Israel’s vulnerable new friends

Most Israelis, if they know anything about the United Arab Emirates and Bahrain, know that they’re rich, vulnerable, far from the conflict with Israel, and dangerously close to Iran. It’s this combination of factors that made possible this past week’s White House ceremony.

What many don’t realize is the source of that vulnerability. Just as Israel frets over demography, so too do the Emirates and Bahrain. And any problem that Israel has pales in comparison to theirs.

The United Arab Emirates has a population only slightly larger than Israel’s, about 9.8 million people. But Arab citizens of the country form only about 12 percent—around a million-plus. The rest are migrants who’ve come to work, but don’t have Emirati citizenship or any prospect of getting it. About 60 percent of the country’s inhabitants are South Asians (Indians, Bangladeshis, Pakistanis); the rest are a mix of Filipinos, Nepalese, Egyptians, and others.

In most Arab countries, zealous nationalist regimes oppressed or threw out religious or ethnic minorities, many of them sources of initiative and wealth. In the UAE, by contrast, the Arabs turned themselves into a small minority. They needed migrants to leverage their massive oil wealth into fast-paced development. Otherwise, their huge resources would have languished in distant banks.

So they imported working hands in the millions, confident that they could manage the influx and preserve their own identity and solidarity. So far, it’s worked.

Bahrain is a smaller-scale version of the same dynamic. The population is only about 1.7 million, of whom less than half are Bahraini citizens. The majority are expatriates, although a substantial portion is Arab.

Bahrain’s citizens are divided between a Sunni ruling minority and a Shiite majority. The latter share religion and sometimes ethnicity with Iranians, and constitute the source of most opposition in the kingdom. So far, the monarchy has held its own against opponents, although it relied heavily on Saudi (and UAE) backing to fend off a popular challenge during the “Arab Spring.”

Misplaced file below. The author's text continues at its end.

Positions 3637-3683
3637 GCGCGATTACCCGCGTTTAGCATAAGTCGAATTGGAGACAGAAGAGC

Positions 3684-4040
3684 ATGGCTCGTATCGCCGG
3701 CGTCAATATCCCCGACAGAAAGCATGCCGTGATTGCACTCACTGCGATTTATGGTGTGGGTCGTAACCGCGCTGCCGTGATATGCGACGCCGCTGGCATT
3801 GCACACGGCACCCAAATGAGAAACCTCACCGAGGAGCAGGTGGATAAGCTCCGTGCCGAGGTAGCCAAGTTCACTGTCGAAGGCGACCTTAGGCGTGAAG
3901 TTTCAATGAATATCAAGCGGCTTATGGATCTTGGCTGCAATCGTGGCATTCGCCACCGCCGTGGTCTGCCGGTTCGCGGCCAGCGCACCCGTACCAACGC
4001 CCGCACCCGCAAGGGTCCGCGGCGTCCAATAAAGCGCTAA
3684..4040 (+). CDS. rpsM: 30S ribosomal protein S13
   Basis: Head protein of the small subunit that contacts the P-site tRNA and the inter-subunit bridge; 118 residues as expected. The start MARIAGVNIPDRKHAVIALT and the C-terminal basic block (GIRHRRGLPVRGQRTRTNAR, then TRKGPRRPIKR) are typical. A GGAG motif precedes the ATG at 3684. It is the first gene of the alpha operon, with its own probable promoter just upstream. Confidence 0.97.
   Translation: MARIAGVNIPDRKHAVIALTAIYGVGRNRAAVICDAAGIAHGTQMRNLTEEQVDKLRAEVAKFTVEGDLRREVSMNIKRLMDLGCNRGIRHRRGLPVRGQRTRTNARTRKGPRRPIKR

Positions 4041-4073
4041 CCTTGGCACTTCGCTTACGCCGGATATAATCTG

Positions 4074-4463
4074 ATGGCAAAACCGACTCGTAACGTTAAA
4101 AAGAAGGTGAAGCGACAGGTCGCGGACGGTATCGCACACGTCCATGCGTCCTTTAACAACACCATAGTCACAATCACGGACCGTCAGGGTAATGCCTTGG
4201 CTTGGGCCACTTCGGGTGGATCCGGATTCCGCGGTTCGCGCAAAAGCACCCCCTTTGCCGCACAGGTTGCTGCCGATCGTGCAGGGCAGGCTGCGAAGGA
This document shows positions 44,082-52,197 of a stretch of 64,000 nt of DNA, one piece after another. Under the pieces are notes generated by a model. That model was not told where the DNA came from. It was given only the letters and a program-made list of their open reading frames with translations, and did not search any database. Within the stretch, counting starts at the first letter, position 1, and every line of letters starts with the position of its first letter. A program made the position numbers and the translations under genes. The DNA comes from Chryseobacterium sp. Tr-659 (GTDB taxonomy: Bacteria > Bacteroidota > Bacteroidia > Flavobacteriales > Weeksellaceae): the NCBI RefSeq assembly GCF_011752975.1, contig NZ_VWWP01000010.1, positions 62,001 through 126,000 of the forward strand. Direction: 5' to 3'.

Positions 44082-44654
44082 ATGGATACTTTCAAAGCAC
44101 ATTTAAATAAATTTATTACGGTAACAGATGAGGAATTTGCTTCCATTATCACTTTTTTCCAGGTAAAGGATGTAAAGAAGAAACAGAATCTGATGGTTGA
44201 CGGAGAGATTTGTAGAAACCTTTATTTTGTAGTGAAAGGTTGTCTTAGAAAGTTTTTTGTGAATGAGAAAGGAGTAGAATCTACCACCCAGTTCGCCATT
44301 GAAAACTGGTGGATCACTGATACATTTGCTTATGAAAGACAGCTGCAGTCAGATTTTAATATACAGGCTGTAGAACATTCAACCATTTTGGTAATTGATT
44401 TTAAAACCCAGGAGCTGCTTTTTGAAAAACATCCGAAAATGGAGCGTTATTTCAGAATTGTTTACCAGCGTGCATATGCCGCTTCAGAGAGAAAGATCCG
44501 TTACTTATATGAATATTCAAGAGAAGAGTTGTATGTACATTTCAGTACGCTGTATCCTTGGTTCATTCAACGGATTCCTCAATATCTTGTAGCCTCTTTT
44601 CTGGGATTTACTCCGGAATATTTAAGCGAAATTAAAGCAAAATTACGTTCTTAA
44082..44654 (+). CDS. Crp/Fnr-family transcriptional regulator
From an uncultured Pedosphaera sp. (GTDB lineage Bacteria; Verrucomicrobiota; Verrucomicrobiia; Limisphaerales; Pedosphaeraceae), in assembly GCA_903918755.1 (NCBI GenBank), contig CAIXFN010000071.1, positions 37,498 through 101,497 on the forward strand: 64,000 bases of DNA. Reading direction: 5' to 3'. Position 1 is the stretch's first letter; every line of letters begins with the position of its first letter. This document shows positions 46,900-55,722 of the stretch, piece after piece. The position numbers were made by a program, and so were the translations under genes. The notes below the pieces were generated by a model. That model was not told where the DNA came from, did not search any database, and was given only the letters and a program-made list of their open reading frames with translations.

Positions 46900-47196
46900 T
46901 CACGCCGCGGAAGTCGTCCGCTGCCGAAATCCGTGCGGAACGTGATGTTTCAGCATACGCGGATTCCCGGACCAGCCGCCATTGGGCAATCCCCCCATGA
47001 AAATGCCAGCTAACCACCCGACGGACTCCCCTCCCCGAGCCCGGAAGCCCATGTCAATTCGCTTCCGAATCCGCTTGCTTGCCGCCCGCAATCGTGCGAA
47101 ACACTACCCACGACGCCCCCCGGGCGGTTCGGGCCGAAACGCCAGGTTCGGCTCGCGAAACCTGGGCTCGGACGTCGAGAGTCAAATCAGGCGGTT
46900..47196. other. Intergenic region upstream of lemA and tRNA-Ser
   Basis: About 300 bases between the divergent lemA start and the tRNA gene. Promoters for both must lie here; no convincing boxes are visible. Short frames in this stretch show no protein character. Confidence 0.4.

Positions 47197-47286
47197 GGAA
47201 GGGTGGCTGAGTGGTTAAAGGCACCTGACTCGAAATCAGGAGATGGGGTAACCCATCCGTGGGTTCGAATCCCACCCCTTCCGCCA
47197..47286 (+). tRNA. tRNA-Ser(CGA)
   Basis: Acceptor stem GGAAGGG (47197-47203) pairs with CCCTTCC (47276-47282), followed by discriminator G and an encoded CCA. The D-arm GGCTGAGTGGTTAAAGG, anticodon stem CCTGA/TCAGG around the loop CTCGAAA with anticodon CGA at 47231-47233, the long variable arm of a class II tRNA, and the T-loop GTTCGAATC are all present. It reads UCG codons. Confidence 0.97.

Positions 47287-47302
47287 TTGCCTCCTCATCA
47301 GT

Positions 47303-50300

Both countries look stable, but demography is an abiding concern. The combined citizen populations of the UAE and Bahrain probably don’t come to two million, less than that of greater Tel Aviv. The Jewish population of Israel is three times the Arab populations of the UAE and Bahrain combined. Likewise, there are as many Arab citizens of Israel proper as there are of the UAE and Bahrain. The Arabs of these two countries form only half a percent of the 400 million Arabs in the world. And Emiratis and Bahrainis are but a drop as compared to the 82 million Iranians next door.

The very rich are different from you and me

They’d have reason enough to feel vulnerable if those were the only numbers in the game. But there are more.

Thanks to Abu Dhabi’s oil wealth, the UAE has a gross domestic product of over $400 billion. Much of this flows to the resident expatriates, but it primarily sustains the affluence of the citizen minority across the seven emirates that make up the union. Bahrain, which also relies heavily on oil (as well as banking and finance), isn’t that far behind the UAE. Just for proportions, the combined gross domestic product of the UAE and Bahrain is equal to Iran’s—and Iran has a population of 82 million.

Over the years, not a few observers have declared that such huge disparities of wealth, and its concentration in the hands of ruling minorities, couldn’t be sustained.

A sample of this view can be found in the book After the Sheikhs, whose author (British academic Christopher Davidson) concluded that the UAE’s rulers “have suffered a serious and likely permanent loss of legitimacy,” and that Bahrain’s monarchy has “the bleakest future” of the Gulf monarchies. His conclusion (in 2012): “Most of these regimes—at least in their present form—will be gone within the next two to five years” (emphasis in source).

The end-is-nigh trope is an old one. In fact, the rulers are perfectly aware of their vulnerability, unlike those Arab rulers who were toppled during the “Arab Spring.” So they have perfected survival strategies that work amazingly well.

The most important is to secure and keep the support of the West, and especially the United States, as a counterweight to the forces of envy that surround them.

But it goes beyond that. After all, Egypt’s Husni Mubarak had U.S. support, and it didn’t save him. So the UAE, in particular, has tried to look, sound, and feel like a showcase of the West. True, it can’t embrace democracy, but it’s embraced a degree of cultural and religious tolerance that has impressed the West.